Dove pot pie
This frozen-food staple is transformed to wild game delicacy
This wild game recipe was created by Randy King of Nampa, a recipe contributor to Idaho Fish and Game. He is a chef, passionate hunter and angler, author, and has written numerous food articles in national publications.
Chicken pot pie was a staple growing up. I wish I could tell the world that my family made them from scratch but, more often than not, they were the pre frozen variety. Those little pies still hold a good place in my heart, mostly because they taste really, really good. I am doing my best to upscale this concept with a little dove meat and some granny smith apples while at the same time keep it true to the original.
Dove Pot Pie Filling
2 slices of bacon, sliced into thin strips
4 dove, cut into breasts, legs and with heart and liver
½ cup diced carrot
½ cup diced celery
1 cup diced onion
2 cloves of garlic, chopped
2 ea diced granny smith apples (or other firm, baking apple)
3 tablespoons flour
1.5 cups milk
½ cup apple juice
1 cup cheddar cheese, shredded or cut into slabs
“Pie” crust – See note below
Heat oven to 400 degrees
In a medium sized stock pot add the sliced bacon and cook it until it is crispy. Next add the dove meat, the heart and liver are a great addition in this recipe. When the meat is brown add the carrot, celery, onion, garlic and apple. Cook until the onion starts to turn translucent. Next add the flour and incorporate into the cooking vegetables and meat. Then add the milk, and apple juice. Cook this mixture on medium until it begins to thicken. Then turn to low heat and let fully thicken. Season and taste mix with salt and pepper. Add the fresh sage and taste.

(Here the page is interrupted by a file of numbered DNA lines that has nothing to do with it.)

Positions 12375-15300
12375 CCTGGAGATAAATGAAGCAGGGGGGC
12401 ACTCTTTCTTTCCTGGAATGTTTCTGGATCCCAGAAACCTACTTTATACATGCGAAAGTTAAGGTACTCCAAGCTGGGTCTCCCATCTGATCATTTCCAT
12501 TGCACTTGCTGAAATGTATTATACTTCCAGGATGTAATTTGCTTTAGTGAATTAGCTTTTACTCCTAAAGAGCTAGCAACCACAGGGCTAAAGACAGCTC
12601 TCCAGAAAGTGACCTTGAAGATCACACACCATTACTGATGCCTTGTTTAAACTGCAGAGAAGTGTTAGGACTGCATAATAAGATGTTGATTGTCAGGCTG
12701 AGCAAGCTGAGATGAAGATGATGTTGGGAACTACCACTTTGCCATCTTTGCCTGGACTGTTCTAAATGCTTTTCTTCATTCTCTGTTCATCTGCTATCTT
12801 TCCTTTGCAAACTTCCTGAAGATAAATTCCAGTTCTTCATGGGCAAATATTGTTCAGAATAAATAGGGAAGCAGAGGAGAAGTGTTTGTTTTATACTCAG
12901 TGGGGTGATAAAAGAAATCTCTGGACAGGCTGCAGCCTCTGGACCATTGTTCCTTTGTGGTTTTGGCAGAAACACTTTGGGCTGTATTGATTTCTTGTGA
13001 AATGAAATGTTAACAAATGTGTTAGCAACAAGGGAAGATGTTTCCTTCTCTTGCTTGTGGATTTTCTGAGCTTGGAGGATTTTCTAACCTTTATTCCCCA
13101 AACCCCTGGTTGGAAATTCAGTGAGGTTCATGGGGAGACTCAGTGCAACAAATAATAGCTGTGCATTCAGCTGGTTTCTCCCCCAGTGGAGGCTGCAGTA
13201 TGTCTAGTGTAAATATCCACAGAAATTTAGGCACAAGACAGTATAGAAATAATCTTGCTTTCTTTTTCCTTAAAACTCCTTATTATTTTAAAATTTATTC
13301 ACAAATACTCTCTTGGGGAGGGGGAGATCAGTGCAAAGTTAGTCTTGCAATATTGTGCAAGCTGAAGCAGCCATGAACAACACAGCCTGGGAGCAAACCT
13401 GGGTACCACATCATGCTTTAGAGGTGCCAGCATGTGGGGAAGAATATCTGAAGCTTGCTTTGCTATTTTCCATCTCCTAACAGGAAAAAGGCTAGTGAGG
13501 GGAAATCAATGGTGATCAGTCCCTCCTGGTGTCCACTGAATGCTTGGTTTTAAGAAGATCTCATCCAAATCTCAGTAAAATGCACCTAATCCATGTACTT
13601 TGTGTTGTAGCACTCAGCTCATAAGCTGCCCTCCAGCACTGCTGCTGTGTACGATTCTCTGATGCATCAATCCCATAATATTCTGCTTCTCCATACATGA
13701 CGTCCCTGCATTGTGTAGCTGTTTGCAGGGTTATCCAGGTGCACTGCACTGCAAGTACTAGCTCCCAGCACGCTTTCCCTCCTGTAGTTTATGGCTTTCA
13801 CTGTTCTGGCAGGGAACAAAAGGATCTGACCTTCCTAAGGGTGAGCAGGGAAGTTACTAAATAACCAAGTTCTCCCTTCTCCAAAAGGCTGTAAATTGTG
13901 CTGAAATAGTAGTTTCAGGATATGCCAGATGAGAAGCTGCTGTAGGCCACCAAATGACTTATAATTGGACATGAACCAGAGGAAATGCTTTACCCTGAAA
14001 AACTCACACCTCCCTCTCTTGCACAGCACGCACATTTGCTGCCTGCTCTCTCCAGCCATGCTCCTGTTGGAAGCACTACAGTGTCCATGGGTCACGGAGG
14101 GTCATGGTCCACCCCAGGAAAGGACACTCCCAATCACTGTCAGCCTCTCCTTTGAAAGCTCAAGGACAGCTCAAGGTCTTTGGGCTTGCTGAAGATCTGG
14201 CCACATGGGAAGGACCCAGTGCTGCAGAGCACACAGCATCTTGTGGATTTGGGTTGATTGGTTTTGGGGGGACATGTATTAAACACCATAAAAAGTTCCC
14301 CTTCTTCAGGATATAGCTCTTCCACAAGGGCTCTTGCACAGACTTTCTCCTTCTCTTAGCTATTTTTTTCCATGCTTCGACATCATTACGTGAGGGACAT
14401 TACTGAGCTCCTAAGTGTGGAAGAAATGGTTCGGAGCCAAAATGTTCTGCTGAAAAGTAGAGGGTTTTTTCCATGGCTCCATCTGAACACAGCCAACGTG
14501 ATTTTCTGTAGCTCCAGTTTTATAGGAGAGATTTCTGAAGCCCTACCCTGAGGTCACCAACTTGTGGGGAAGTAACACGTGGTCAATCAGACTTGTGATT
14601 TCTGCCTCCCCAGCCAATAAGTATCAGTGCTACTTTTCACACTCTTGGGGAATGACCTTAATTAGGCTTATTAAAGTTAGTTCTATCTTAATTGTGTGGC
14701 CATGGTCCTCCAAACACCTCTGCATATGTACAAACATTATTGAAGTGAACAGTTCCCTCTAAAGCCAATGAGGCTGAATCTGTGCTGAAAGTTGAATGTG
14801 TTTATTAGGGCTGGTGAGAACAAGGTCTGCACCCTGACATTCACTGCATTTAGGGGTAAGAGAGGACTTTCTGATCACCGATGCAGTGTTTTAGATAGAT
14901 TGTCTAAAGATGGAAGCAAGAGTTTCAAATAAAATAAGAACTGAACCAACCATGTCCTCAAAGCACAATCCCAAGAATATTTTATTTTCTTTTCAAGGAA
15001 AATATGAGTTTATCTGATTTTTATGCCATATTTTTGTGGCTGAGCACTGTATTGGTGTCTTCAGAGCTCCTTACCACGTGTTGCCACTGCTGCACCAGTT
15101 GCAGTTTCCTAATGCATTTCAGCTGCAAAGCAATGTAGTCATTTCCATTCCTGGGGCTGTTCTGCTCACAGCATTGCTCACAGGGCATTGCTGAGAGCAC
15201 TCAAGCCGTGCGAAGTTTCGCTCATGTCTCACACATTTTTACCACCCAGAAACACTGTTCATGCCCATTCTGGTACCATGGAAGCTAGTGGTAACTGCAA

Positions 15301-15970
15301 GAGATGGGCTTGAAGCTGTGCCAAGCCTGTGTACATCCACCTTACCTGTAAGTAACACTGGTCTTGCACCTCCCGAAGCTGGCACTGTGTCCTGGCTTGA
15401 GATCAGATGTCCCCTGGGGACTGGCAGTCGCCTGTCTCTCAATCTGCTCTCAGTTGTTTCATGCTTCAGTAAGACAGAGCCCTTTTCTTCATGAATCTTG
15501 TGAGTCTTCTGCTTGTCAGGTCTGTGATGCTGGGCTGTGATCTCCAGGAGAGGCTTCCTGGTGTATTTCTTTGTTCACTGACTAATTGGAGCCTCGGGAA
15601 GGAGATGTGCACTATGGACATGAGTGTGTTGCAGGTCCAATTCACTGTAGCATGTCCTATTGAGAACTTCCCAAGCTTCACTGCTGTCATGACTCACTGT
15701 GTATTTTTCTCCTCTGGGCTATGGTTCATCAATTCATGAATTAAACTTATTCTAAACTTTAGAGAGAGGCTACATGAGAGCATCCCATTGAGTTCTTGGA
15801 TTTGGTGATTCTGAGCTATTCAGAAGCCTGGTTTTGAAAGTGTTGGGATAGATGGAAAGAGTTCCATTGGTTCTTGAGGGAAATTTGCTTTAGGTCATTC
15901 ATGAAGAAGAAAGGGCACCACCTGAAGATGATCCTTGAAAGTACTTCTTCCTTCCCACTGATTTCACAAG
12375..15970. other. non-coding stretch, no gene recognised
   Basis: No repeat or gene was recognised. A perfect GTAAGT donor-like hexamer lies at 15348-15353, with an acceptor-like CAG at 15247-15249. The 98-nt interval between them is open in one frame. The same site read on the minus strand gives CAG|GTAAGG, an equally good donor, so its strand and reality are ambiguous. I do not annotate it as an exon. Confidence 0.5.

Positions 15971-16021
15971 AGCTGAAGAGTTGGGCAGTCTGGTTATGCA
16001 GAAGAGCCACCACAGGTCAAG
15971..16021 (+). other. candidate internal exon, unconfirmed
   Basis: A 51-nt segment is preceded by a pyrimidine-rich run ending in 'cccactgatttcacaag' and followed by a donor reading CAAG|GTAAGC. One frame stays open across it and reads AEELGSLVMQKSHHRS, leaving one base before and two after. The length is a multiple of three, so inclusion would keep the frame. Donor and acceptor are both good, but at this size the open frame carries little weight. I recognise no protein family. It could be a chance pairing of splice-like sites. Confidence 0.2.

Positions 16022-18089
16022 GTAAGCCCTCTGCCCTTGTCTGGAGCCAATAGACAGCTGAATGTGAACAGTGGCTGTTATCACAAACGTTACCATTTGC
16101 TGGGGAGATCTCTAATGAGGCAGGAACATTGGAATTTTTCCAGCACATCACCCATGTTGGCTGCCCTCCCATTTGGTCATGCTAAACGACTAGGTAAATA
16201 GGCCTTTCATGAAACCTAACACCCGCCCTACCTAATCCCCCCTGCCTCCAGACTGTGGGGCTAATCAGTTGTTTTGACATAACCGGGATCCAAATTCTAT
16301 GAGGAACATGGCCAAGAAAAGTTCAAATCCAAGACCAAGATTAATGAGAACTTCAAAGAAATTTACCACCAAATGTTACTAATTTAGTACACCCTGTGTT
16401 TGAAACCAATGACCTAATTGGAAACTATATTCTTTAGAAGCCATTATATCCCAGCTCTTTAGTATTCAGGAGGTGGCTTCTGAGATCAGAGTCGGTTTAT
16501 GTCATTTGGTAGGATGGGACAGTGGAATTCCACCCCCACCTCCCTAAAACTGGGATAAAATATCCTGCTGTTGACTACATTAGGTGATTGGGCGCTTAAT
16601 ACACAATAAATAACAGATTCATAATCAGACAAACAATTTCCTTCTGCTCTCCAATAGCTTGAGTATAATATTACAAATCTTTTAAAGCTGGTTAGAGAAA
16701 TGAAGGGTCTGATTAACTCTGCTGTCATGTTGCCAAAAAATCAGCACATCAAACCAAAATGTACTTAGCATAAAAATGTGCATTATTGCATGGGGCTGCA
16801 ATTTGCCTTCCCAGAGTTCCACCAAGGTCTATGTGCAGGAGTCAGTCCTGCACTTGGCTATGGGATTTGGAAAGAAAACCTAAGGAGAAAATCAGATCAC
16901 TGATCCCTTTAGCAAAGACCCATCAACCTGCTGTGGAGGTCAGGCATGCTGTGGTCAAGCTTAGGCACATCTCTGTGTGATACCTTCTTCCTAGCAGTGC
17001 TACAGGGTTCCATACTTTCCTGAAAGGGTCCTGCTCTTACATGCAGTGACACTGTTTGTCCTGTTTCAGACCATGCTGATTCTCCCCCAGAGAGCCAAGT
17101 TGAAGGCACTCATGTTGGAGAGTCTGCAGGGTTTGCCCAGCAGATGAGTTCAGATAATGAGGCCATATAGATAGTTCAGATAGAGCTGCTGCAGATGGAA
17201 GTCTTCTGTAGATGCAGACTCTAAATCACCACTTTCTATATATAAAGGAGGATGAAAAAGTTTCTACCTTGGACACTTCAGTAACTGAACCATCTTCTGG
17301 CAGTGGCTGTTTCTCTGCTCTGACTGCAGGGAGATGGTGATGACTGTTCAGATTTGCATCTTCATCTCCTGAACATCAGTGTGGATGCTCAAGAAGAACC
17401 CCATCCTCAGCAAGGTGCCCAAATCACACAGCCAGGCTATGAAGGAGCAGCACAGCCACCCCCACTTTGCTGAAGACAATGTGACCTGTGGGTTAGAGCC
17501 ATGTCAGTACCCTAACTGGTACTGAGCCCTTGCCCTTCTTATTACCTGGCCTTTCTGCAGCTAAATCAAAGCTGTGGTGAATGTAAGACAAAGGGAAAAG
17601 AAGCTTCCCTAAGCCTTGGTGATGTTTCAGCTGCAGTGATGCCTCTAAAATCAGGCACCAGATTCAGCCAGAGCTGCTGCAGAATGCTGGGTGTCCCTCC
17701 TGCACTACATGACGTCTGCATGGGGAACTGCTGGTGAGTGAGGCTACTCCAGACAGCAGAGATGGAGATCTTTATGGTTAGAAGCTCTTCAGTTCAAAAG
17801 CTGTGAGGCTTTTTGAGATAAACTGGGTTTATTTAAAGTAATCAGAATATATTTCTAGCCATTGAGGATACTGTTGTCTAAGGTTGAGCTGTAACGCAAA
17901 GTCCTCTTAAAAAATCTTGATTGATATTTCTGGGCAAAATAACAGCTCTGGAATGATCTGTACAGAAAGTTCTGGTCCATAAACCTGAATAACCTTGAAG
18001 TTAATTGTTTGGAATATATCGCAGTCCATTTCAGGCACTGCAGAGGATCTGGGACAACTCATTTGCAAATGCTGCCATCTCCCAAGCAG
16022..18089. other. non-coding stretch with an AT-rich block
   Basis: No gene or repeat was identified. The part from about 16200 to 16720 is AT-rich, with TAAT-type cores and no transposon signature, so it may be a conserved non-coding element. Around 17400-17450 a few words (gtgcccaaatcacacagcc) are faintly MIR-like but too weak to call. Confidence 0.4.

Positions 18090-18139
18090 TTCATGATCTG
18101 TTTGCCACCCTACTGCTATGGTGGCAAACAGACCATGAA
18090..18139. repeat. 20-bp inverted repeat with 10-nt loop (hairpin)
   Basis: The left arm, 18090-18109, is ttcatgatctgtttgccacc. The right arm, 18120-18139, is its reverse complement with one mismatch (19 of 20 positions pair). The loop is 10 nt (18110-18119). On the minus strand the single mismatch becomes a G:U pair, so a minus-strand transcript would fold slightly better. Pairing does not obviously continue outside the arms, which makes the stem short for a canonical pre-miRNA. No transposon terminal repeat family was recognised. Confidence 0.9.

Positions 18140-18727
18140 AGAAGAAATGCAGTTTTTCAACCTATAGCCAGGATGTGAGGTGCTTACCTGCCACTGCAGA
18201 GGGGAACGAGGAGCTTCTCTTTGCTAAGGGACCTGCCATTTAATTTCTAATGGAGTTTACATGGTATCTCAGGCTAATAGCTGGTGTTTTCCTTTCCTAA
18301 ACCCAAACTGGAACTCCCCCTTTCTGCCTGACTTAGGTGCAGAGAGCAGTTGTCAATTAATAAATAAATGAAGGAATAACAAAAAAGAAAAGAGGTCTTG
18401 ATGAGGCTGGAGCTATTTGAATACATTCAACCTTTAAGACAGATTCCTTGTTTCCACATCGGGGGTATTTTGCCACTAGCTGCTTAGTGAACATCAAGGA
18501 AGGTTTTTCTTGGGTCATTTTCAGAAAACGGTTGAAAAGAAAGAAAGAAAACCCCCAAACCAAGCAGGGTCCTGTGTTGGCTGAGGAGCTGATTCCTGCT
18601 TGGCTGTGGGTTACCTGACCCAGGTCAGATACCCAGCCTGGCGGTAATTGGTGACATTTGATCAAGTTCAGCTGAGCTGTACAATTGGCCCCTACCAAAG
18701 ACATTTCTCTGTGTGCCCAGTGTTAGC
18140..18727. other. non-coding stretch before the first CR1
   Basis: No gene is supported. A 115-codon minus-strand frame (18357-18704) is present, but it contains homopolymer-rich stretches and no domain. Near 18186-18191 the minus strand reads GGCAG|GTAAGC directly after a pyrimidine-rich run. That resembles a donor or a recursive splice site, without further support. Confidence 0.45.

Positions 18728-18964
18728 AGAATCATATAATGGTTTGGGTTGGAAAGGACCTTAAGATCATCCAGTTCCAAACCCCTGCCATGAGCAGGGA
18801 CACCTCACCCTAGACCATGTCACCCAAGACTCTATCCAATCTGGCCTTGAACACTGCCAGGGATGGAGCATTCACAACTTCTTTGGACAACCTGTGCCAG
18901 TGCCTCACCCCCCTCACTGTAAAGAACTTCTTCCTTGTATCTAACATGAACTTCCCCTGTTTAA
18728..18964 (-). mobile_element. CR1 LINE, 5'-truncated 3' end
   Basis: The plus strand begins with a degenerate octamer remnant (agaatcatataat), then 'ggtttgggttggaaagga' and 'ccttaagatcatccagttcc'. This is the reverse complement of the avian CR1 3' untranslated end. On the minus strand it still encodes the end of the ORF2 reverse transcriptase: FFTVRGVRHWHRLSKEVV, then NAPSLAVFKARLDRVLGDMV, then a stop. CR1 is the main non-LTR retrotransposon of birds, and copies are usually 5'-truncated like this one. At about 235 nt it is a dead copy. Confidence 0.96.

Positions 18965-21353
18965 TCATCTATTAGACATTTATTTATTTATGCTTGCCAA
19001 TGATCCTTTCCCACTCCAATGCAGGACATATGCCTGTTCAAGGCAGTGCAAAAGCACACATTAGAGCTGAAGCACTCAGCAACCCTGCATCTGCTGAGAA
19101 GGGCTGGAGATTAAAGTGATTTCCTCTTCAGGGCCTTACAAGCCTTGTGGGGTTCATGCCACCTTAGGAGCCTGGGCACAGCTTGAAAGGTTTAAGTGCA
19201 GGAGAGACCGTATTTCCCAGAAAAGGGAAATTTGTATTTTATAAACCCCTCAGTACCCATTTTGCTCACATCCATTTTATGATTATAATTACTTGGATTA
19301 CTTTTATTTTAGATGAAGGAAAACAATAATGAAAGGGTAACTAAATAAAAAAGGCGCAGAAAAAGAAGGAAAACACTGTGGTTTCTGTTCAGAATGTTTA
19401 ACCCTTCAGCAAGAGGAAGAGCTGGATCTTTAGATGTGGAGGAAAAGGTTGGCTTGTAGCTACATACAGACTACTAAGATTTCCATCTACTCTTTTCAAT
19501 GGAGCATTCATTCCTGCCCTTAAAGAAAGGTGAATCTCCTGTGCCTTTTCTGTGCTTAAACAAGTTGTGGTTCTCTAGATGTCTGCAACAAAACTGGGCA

Separate the mixture into baking dishes, making sure each dish has two breasts, two legs a heart and a liver. Top the mix with cheese. Then top with the “pie” crust – see the Note below.
Bake until the biscuit is golden brown and the mixture inside is bubbling. About 20 minutes at 400 degrees. Serve hot.
When I make a pot pie crust I normally cheat and use Bisquick (or people can use similar products). It may seem like cheating, I know, but a nice biscuit crust is better, quicker and easier than a labored pie crust. In my opinion. That said, I prepare Bisquick to the box specifications and then roll out my “pie” lit on a well-floured cutting board. I use a knife and the baking dish I am using to cut the shape. Then I will fill the dish and crimp the dough ends over my baking dish.